Doug Hadden, VP Products
Alex Cobham, a Research Fellow at The Center for Global Development followed his twitter rant in early July about the Corruption Perception Index (CPI) from Transparency International in Foreign Policy. Aptly entitled Corrupting Perceptions, Cobham describes the limitations of perception versus reality. He also points out to limitations of the “more appealing” Global Corruption Barometer (GCB).
Supporting Smug Perceptions of Corruption
I’ve been somewhat vocal about how these two landmark surveys are socialized. It seems to me that they help persist inaccurate narratives about developing countries. That’s not to say that these surveys are not helpful in the anticorruption fight. It’s that observers can extrapolate some fairly fantastic narratives from the tool. Cobham points out that “in general the media emphasis on corruption in lower-income countries is, if anything disproportionate.”
I took exception to an article yesterday that suggested that because of higher trust of NGOs compared to governments, donors should reconsider the use of country systems. I collected a set of odd conclusions from the GCB last week. Alternative explanations to perception changes over time do not seem to be considered. For example, increased transparency and accountability can expose more corruption leading to the perception that there is an increase. Or, the increase in corruption reporting may have the same perception as crime statistics in many countries where the incidence of violent crime is reducing but the perception is the opposite. And, the GCB focus on bribery, although useful, measures but one aspect of the corruption problem.
Cobham minces no words in his assessment that “CPI embeds a powerful and misleading elite bias in popular perceptions of corruption, potentially contributing to a vicious cycle and at the same time incentivizing inappropriate policy responses”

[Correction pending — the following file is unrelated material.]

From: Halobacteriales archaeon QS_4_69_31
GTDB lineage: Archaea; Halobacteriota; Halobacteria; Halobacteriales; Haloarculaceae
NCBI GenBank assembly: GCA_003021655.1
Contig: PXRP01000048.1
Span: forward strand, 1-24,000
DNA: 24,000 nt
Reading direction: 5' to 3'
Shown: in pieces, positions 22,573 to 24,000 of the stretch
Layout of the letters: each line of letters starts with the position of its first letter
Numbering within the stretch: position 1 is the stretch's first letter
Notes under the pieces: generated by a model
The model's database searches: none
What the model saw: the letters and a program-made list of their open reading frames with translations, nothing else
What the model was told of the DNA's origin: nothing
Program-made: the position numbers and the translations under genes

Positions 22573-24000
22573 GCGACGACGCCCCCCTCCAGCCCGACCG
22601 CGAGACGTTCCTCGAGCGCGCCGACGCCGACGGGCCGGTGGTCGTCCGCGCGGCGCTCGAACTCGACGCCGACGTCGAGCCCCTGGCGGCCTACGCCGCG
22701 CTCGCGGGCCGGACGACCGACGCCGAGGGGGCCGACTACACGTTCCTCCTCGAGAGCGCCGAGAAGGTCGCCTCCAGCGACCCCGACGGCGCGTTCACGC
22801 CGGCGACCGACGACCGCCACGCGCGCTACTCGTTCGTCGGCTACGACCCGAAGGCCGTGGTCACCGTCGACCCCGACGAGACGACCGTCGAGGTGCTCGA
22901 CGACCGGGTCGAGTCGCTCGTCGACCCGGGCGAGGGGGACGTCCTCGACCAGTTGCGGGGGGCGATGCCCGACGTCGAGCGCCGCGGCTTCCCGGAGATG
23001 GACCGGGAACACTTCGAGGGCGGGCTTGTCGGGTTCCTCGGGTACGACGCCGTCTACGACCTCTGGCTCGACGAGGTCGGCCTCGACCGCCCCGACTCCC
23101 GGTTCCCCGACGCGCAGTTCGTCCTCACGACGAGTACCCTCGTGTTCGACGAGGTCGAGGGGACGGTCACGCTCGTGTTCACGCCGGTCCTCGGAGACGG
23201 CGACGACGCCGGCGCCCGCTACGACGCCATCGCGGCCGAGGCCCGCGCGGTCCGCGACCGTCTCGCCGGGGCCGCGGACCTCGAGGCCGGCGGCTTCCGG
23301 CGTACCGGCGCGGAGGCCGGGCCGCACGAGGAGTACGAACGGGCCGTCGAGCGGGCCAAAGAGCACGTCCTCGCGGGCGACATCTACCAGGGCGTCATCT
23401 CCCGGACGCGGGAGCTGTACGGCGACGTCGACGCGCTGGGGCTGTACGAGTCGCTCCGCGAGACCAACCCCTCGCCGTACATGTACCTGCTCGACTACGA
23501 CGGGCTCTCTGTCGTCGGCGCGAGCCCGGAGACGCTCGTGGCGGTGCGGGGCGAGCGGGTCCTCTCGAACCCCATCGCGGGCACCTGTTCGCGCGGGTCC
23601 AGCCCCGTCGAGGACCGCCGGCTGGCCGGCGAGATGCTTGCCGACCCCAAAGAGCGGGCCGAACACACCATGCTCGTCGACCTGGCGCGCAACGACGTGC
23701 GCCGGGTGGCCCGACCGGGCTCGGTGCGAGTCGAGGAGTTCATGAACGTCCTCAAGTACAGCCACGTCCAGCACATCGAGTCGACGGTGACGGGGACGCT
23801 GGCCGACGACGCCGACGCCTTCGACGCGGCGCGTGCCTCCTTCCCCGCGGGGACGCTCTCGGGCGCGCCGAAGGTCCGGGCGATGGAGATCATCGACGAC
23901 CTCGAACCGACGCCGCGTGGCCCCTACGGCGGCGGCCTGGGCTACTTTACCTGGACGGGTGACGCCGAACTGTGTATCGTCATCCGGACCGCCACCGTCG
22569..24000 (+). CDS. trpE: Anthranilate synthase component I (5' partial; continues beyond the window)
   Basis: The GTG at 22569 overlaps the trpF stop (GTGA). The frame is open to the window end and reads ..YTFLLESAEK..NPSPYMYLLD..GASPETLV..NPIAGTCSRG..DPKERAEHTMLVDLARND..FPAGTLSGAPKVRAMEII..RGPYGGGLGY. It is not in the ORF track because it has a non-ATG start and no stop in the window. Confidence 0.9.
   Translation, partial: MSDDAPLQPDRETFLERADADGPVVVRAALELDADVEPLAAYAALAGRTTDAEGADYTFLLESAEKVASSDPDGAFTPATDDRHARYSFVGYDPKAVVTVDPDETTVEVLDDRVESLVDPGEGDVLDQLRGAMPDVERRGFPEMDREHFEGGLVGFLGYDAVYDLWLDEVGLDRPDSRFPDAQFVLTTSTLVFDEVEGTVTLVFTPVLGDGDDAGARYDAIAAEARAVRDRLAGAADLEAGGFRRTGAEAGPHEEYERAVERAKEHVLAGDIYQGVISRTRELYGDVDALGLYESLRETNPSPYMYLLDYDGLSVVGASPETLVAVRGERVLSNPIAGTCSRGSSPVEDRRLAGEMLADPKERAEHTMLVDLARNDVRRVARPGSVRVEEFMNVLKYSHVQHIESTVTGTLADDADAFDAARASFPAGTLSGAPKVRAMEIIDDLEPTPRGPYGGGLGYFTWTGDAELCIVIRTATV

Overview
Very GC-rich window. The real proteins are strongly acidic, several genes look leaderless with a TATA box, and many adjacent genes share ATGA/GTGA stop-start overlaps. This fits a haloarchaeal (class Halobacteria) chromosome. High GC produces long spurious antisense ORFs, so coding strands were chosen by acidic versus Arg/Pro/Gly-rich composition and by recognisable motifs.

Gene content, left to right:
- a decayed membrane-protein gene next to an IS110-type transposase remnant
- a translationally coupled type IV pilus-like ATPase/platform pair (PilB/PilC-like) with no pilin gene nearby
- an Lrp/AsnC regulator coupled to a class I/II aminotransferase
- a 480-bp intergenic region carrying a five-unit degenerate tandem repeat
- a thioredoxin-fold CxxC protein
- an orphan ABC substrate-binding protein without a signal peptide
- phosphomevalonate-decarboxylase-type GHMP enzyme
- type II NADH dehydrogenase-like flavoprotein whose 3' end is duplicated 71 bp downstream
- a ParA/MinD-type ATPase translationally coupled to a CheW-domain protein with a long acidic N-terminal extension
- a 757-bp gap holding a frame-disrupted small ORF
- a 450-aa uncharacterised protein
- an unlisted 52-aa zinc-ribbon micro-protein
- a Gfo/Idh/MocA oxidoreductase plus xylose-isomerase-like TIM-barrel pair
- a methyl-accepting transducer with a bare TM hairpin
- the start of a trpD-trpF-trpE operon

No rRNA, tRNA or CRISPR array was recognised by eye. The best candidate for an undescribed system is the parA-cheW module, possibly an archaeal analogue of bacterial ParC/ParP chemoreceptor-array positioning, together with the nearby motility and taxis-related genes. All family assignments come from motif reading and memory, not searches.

My colleague Carlos Lipari has pointed out some of the problems in measuring corruption. Cobham describes the “sample size” problem of the CPI that looks at perceptions of a small sample size of elites and GCB that has a broader sample. Cobham points out that in CPI “the same kinds of people are being asked for their perceptions.”
Where does that leave us then? How can we find more effective measurement for corruption?
Policy responses and legal reform such as the introduction of an anti-corruption commission is often window dressing, because, in the words of Matt Andrews, often “what you see is not what you get.”
Nexus of Corruption Measurement
We are in a technology age that analysts the Gartner Group calls the “nexus of forces”. Before I get accused of technology solutionism a la Evgeny Morozov, it’s important to note that there are some interesting tools that we can leverage for anti-corruption.
- Open data standards IATI (aid), EITI (resource transparency), CoST (construction) and the emerging OpenContracting (procurement) provides “big data” of structured and unstructured data. Many countries have transparency portals that provide additional open information. Much of this information can be processed on inexpensive cloud computing platforms using open source tools.
- Social media and the use of mobile devices provide more tools in the hands of citizens. We’ve seen the impact in the Arab Spring and recent anti-corruption protests in Brazil, Bulgaria and Turkey. Crowdsourcing open-source tools like Ushahidi provides platforms to increase the sample size for corruption perception while collecting real data on corruption incidents. Big data tools used for marketing like “sentiment analysis” could also be leveraged.
- Civil society reports on corruption incidents. This information can be captured via RSS feeds and other mechanisms to build up a statistical picture that could be compared to other mechanisms. This means that “top down” and “bottom up” measurement methods could be used. This will expose potential gaps that will help to improve the measurement process.
My sense is that breakthroughs in anti-corruption enablement will occur when a critical mass of open information can be analyzed through the use of semantic web techniques will expose patterns. This will show us the weak corruption signals in countries that we do not have significant amounts of data. And, it will put pressure by the international community on what kinds of information is useful for combating corruption.